Many of Levenstein’s well-known peers who paint in a representative idiom came out of Yale at the same time (e.g. John Currin, who is his friend, and Lisa Yuskavage, his wife). They may have had an easier time legitimizing their practices because, whatever their interest in the profession of painting, their choice of subject, often outraged or pornographic, seems more obviously current to them because it is shocking. Confusing modern bourgeois existence, their images can easily be described as avant-garde statements. Yet no one watches a Currin or Yuskavage just for its content. This content is only part of the interest or appeal of their paintings. The abstract painting brought to light what had been known for a long time, that the subject could sometimes take a back seat to the internal questions of painting, which were often more interesting. You don’t have to go all the way to Charles Baudelaire and declare the painter’s subject irrelevant to understand that form often has content and accentuates the impact of whatever is represented.
Needless to say, Levenstein doesn’t feature cheeky subjects in his images as a cover to pursue the painting profession. He took a different path, and it is a path that ultimately points to the current conditions of artistic creation. It is noteworthy that Levenstein claims to paint not for museums, but for the home. I take this not so much as an attack on museums, but rather as a statement of originality in the institutionalized environment of contemporary art. His subject seems contemporary because it translates an intentional distance from his objects, a kind of mediated sensitivity, even a vague detachment. Its flowers, trees, and sky can carry a whiff of nostalgia for earlier moments in painting, and its technique reflects a passion for retrieving the secrets of the early workers of the medium, but Levenstein’s images often pose these problems. with a lack of emphasis or inflection. . Maybe it’s because he uses his phone’s camera to capture the scenes he later paints in the studio, or because he borrows the defocused effects of the film. In any case, his paintings share a sort of ensemble, a regularity of workmanship and surface effect, which contributes to their strange internal coherence. The result is a sort of irony without irony, a reformulation of things from a distant point of view. To put it another way, Levenstein’s paintings are connoisseurs: he clearly knows that you know he knows what he is painting.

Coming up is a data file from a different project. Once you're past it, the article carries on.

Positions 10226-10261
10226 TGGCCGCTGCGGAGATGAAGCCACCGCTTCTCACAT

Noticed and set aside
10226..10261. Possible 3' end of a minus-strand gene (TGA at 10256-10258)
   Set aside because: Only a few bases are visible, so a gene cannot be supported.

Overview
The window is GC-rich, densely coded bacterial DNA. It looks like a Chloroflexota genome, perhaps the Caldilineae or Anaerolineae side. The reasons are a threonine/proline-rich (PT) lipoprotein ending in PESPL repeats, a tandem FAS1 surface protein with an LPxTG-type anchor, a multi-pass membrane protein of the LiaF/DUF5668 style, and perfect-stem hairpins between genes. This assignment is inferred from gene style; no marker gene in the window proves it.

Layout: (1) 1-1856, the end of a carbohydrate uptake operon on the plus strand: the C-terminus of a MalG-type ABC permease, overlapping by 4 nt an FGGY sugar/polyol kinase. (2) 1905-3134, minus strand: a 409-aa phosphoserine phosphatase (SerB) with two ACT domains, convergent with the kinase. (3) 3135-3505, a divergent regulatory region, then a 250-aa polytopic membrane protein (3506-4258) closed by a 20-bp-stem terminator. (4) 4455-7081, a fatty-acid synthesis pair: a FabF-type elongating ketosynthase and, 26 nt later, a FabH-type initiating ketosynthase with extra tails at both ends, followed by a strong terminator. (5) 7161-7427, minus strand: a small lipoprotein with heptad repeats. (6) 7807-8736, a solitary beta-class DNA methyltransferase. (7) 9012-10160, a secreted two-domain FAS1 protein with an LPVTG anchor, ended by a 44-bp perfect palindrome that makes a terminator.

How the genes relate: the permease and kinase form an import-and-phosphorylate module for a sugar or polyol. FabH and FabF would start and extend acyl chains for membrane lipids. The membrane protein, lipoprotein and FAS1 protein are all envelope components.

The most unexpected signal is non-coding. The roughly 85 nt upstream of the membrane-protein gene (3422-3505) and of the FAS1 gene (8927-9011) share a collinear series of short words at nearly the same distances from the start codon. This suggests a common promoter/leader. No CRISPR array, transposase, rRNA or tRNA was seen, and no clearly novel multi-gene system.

You might leave Kasmin’s exhibition without yet having a precise understanding of how to situate Levenstein in contemporary art discourses, but you will have to wonder if we are so different from our predecessors. Despite all the time that has passed since other serious painters have regularly taken up the themes and methods that Levenstein favors, you may wonder in front of these images if all this has really amended. And I suspect that the fact remains that the reality illustrated here is not just ours, but one that we share with times past and future. Because these paintings suggest that certain important continuities of human life are also the continuities of the practice of painting.